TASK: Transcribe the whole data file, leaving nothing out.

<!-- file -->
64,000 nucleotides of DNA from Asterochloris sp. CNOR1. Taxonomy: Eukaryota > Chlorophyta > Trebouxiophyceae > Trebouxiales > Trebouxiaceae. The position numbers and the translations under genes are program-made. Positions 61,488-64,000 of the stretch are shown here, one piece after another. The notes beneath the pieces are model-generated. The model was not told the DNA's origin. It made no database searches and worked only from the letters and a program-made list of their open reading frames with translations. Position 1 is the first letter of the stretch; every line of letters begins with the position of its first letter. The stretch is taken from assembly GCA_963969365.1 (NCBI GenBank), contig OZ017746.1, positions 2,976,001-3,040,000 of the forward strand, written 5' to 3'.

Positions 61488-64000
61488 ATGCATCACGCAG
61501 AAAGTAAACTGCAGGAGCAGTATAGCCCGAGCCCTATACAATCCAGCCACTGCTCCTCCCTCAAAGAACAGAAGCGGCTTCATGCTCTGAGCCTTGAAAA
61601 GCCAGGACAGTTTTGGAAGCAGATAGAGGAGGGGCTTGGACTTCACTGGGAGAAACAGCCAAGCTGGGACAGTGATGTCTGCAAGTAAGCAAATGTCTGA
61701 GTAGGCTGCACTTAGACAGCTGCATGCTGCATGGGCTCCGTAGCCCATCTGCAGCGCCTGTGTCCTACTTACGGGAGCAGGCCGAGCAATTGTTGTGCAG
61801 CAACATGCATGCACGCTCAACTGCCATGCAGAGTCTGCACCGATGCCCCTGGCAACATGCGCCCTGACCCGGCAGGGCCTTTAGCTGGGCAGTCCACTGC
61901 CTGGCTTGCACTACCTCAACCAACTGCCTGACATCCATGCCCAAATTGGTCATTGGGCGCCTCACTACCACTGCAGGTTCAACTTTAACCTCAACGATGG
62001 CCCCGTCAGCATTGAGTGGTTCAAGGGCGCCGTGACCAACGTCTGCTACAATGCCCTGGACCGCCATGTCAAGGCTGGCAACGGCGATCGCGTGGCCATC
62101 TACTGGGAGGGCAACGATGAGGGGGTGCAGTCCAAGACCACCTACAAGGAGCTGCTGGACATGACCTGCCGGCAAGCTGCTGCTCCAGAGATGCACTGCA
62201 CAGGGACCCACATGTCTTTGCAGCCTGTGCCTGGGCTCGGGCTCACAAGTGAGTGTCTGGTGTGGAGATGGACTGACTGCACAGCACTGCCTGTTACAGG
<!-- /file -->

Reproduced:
64,000 nucleotides of DNA from Asterochloris sp. CNOR1. Taxonomy: Eukaryota > Chlorophyta > Trebouxiophyceae > Trebouxiales > Trebouxiaceae. The position numbers and the translations under genes are program-made. Positions 61,488-64,000 of the stretch are shown here, one piece after another. The notes beneath the pieces are model-generated. The model was not told the DNA's origin. It made no database searches and worked only from the letters and a program-made list of their open reading frames with translations. Position 1 is the first letter of the stretch; every line of letters begins with the position of its first letter. The stretch is taken from assembly GCA_963969365.1 (NCBI GenBank), contig OZ017746.1, positions 2,976,001-3,040,000 of the forward strand, written 5' to 3'.

Positions 61488-64000
61488 ATGCATCACGCAG
61501 AAAGTAAACTGCAGGAGCAGTATAGCCCGAGCCCTATACAATCCAGCCACTGCTCCTCCCTCAAAGAACAGAAGCGGCTTCATGCTCTGAGCCTTGAAAA
61601 GCCAGGACAGTTTTGGAAGCAGATAGAGGAGGGGCTTGGACTTCACTGGGAGAAACAGCCAAGCTGGGACAGTGATGTCTGCAAGTAAGCAAATGTCTGA
61701 GTAGGCTGCACTTAGACAGCTGCATGCTGCATGGGCTCCGTAGCCCATCTGCAGCGCCTGTGTCCTACTTACGGGAGCAGGCCGAGCAATTGTTGTGCAG
61801 CAACATGCATGCACGCTCAACTGCCATGCAGAGTCTGCACCGATGCCCCTGGCAACATGCGCCCTGACCCGGCAGGGCCTTTAGCTGGGCAGTCCACTGC
61901 CTGGCTTGCACTACCTCAACCAACTGCCTGACATCCATGCCCAAATTGGTCATTGGGCGCCTCACTACCACTGCAGGTTCAACTTTAACCTCAACGATGG
62001 CCCCGTCAGCATTGAGTGGTTCAAGGGCGCCGTGACCAACGTCTGCTACAATGCCCTGGACCGCCATGTCAAGGCTGGCAACGGCGATCGCGTGGCCATC
62101 TACTGGGAGGGCAACGATGAGGGGGTGCAGTCCAAGACCACCTACAAGGAGCTGCTGGACATGACCTGCCGGCAAGCTGCTGCTCCAGAGATGCACTGCA
62201 CAGGGACCCACATGTCTTTGCAGCCTGTGCCTGGGCTCGGGCTCACAAGTGAGTGTCTGGTGTGGAGATGGACTGACTGCACAGCACTGCCTGTTACAGG